The jazz community saw this move as controversial. "The problem was coming from other musicians. I was getting calls from people I knew, like, 'man, I heard you signed a record deal, you'd need to do a standards album because they put the money on you.' Everyone knows that if you make a standards album with a major label like that, you're going to make a lot of money. But that wasn't important to me, I wanted to make the music I felt was relevant at the time. I would even get into arguments with my uncle about it--he'd be like 'yo, man, you need to do this, we've cleared a path for you and should take that path.' But I'd rather do whatever I want."

Scott's goal was to find out "if you could make your own record the way you wanted to and win." "You don't have to follow a model," he continues. "People make excuses in those types of situations--they might say 'well, no one's ever done that before...' That sounds like an excuse, and an excuse is just an opportunity in disguise. If no one's done it, then we'll probably succeed, because at least we have one thing on our side: we'll be the first ones to try."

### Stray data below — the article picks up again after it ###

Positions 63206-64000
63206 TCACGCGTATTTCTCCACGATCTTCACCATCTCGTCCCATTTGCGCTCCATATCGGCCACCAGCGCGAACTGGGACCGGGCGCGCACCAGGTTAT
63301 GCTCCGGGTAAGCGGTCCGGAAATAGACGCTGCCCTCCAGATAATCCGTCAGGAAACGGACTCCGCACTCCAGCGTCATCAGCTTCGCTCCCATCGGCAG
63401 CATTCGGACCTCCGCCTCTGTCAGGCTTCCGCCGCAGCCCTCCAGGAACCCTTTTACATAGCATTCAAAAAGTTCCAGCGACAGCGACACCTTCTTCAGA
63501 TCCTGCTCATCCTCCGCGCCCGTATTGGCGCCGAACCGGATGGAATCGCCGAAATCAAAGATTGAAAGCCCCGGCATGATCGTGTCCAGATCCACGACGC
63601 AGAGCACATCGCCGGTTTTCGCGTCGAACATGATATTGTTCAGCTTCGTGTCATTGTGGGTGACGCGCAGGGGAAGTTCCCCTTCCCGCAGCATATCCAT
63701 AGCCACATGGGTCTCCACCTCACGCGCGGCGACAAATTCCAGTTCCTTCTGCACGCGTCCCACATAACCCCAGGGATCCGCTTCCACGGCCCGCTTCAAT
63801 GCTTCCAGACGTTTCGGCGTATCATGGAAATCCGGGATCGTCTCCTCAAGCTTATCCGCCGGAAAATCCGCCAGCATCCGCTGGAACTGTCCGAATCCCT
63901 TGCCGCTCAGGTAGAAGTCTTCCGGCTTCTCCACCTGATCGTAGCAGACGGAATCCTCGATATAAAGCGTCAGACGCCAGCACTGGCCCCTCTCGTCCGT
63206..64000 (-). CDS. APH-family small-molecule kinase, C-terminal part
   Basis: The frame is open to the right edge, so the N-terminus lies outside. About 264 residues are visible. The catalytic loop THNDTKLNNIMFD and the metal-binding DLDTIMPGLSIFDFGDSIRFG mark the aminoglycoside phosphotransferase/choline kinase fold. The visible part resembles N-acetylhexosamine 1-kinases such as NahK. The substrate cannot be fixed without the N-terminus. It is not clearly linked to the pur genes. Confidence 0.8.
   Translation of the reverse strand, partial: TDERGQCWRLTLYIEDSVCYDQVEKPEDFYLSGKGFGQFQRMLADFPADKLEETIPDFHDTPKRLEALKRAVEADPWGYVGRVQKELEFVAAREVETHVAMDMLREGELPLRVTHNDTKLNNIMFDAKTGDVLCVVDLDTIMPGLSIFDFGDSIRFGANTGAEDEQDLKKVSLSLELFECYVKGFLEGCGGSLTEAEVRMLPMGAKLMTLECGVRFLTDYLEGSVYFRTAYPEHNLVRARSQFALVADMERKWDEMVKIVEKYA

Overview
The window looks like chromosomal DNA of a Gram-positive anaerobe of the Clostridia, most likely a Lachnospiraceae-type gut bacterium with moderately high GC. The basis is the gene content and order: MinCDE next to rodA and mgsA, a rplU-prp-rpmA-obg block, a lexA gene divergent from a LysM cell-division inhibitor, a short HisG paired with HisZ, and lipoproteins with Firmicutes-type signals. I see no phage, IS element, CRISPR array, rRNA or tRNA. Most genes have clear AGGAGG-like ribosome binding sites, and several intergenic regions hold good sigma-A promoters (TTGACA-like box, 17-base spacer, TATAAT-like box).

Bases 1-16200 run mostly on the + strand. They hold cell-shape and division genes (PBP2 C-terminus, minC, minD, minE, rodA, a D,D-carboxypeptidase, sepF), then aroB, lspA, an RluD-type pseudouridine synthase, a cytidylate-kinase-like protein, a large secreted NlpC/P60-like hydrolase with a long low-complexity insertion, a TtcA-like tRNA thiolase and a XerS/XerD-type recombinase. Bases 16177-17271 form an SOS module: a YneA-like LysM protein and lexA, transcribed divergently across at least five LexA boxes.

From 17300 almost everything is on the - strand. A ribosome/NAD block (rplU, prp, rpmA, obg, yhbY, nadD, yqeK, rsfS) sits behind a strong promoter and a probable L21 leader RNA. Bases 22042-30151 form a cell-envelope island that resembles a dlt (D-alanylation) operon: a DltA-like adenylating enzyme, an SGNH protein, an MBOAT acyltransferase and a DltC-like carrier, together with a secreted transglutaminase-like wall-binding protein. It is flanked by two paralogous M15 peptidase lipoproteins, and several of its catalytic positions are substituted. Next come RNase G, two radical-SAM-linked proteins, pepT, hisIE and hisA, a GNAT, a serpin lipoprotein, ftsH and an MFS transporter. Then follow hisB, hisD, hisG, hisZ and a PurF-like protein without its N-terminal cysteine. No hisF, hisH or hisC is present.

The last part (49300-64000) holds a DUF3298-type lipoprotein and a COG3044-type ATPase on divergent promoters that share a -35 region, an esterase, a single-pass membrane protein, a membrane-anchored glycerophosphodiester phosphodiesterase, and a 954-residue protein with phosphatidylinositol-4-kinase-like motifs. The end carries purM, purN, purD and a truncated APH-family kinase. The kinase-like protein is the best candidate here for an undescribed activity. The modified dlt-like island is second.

With Rewind That, Scott believes he won--"it changed a lot of people." His next CD, Anthem (Concord, 2007), was eagerly anticipated. Recorded and released in the aftermath of Hurricane Katrina, to many it seemed a moving tribute to the devastation of New Orleans. Darker, broodingly meditative moods and minor themes almost invited such a conclusion.

Scott, however, is quick to dispel this reading of his work. "My album wasn't a Katrina album. Not at all. I think that's callous, and, to be honest with you, when I found out the record company was sort of using that to market it, I had a huge argument with the product manager--like swearing at each other, like pushing. Because the thing is that I have friends--girls I grew up with, who were raped in the Superdome--and people that were murdered, all types of stuff. I didn't live that experience, and that's part of what we do, too; we try to make the music as sincere as possible.